No false confidence here.

The dissolution of toxic professional stress will make achieving the goals I’ve set in other facets easier as well. (How could it not?) I’ll reenter the world of the living. I’ll have more flexible and free time. I’ll see a little more of the world—and even my own little corner of it. (Yes, beyond the office.)

I’ll read more. I’ll actually get some of these nagging writing goals tackled, goshdarnit.

My poor house, which needs some love and attention, will get it. I’ll keep at the health and financial improvements. And I’ll serve as a much, much better friend and family member.

And I’ll get back to this blog, from which I took a much needed break at the end of the year. I had to cry uncle somewhere.

Will I write as many posts? Maybe at times. Will the nature of the content evolve? Probably.

Yet everything moves, evolves. As it should. People and things that stop evolving stop growing. And when they stop growing, they stop fully realizing the possibilities of their existence.

Goal setting pushes growth.

What do you see on your 2015 horizon?

Friday
Oct312014

Friday Links #5: Great Stuff Worth a Read

Assorted awesome reads splayed on my coffee table. October 2014.

Ready to get the Friday great-reads party started?

Without further ado (because I don't believe you read the introductory text, anyway), the below bullets list the outstanding writing I’ve read these past couple weeks:

  • The mind picture created by researchers completely recreating an era long past and immersing in it people who would have considered that time their prime of life—and the results of their experiment—completely captivated me. (And gave me hope as well.) Is age just a mindset, after all?
  • Once sentimental about physical things, I shed them now without compunction. Well, when I remember to clean out my closets and cabinets and drawers, I do. Marie Kondo’s system of extreme “thing” dispatching and intensive home organization inspired me. Now just to find the time—and the dumpster—to purge all my accumulated stuff.
  • Positive thinking can only get you so far, because envisioning drains you of the drive and energy you need to achieve your vision. Better, Gabriele Oettingen found, to daydream an objective, consider the obstacles to realizing it, and develop plans through which to surmount them.
  • Ah, asking for salary increases. Interesting that in 1931 Walter Benjamin provided sound advice on the topic that people still haven’t learned nearly a century later. How many times have employees come into my office just as Benjamin’s Herr Zauderer did? Take heed, folks. Take heed.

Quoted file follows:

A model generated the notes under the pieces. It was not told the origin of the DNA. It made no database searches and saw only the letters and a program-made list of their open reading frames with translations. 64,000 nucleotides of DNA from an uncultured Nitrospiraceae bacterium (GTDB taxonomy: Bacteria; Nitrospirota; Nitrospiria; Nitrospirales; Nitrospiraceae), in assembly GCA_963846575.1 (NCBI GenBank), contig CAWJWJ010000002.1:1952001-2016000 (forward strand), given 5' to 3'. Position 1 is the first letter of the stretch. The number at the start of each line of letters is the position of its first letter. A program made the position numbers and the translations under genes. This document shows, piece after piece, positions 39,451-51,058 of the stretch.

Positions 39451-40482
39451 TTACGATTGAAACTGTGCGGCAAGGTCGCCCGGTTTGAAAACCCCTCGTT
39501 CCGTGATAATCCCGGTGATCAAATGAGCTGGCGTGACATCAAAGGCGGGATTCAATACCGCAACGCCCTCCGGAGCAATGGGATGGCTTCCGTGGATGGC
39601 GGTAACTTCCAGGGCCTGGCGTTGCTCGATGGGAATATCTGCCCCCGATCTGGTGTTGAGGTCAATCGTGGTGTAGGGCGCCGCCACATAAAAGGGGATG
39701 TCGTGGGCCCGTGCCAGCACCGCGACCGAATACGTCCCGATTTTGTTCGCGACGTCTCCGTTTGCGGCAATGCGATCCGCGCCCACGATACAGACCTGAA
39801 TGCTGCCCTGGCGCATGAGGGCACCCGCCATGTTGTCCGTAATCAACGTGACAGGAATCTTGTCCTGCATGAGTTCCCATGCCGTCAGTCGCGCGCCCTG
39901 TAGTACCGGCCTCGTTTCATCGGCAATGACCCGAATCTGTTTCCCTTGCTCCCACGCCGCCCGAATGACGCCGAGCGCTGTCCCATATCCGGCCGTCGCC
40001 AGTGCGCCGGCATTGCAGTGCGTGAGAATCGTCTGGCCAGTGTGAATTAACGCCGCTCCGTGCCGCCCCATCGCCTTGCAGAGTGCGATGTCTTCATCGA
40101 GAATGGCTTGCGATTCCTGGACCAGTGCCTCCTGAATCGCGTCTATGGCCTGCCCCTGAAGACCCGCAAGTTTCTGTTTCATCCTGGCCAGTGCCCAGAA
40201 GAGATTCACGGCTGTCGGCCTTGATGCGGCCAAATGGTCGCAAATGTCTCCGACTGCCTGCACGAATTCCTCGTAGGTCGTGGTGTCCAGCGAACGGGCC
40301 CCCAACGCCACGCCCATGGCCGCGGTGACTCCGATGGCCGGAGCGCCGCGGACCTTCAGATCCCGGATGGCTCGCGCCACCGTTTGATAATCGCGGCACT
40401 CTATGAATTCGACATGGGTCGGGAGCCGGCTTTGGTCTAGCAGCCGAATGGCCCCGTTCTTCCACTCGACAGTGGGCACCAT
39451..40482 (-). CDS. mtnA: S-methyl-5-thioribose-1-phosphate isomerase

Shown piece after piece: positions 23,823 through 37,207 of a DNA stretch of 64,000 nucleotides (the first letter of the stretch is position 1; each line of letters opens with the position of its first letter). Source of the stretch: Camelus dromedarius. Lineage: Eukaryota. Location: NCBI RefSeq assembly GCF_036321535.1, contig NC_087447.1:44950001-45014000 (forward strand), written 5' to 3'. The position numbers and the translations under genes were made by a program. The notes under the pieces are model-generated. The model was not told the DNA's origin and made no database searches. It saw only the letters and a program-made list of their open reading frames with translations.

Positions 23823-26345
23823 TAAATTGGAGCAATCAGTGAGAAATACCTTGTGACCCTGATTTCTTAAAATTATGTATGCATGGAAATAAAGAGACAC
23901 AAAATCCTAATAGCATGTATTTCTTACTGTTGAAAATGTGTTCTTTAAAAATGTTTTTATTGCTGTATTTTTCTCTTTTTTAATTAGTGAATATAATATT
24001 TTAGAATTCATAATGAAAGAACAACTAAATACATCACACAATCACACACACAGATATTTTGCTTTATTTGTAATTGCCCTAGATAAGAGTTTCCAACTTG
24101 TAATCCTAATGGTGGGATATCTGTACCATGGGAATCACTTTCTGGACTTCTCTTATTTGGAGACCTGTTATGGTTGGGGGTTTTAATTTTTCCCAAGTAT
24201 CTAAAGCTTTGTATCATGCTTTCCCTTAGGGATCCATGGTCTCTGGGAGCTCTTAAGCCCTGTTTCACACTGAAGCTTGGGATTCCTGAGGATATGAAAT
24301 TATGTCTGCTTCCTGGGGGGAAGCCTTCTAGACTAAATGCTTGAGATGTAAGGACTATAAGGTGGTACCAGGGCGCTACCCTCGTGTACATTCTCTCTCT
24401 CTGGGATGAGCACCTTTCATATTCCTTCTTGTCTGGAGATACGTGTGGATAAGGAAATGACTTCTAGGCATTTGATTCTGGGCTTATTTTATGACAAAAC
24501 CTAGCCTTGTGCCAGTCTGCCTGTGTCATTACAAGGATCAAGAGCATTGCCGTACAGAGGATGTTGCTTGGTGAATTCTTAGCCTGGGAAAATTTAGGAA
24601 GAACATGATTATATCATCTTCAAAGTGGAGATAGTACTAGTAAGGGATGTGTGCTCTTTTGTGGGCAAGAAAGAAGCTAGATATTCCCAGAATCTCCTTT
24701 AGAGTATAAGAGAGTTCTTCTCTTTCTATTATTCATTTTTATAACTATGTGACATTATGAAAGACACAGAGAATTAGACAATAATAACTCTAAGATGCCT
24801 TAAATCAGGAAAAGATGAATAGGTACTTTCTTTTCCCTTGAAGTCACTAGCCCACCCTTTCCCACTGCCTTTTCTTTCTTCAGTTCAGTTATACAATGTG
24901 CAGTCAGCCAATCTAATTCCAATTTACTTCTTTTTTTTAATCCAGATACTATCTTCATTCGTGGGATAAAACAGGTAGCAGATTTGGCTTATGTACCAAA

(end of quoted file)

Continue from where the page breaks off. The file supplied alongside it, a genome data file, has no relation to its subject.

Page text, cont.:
• Should I call Richard Rodriguez’s piece in T Magazine, “Naked in a Digital Age,” an essay or a collection of musings? Either way, it captivated me—and will you—through evoking a complementary string of meandering thoughts about age and culture and fashion and beauty and community.

What have you read recently that I should read?

Saturday
Oct112014

How We See Ourselves—and How it Hurts Us

A confessional blogger who has frequently written funny stories about her dating experiences for XO Jane stated she’d never write another article about her single status because she wanted to find a relationship. She felt that the more people see her as “the single woman” or “the woman with the funny dating stories,” the longer she’ll stay solo.

If you identify as a single person, she wrote, you’ll stay that way.

The post reminded me of Garth Stein’s The Art of Racing in the Rain, a book it took some convincing for me to read. (A book intended for adults written from a dog’s point of view? No, thank you. But count me highly glad someone convinced me otherwise.) In the book, the protagonist—a race-car driver—states that if you think about the racetrack wall, you’ll hit the racetrack wall. Look in your desired direction over the feared outcome.

In other words, he wrote, we manifest what’s before us.

If you think of the worst, you’ll realize the worst. You’ll manifest it. Likewise, we become what we think of ourselves. If you consider yourself shy, you’ll stay a wallflower—or turn into one. If you think of yourself as unattractive, you’ll come across that way.

And in the XO Jane author’s vein, perhaps the way you think of your relationship status—single or paired—accounts for the recently divorced’s tendency to hook up again so quickly: They don’t see themselves as single. Whereas people who have stayed single for a long time, who think of themselves as single and talk about their singlehood, tend to stay that way.

Positive, willful thinking can’t overcome all obstacles. But certainly it can prevent quite a number of pitfalls and a passel of trouble.

After I read the XO Jane author’s post earlier this year, I stopped writing about my relationship status, thinking about myself as single, and talking about my dating experiences. I may have made brief mention of singlehood and dating, but only in context of another subject and only when necessary to making a point.

Further, I reviewed other life intentions to think through ways I could think and act differently to avoid self-sabotage. I’ve got some work to do.

Don’t we all?

What about your life would you like to change? What should you change about your self-concept that would help that change happen?

What do you think?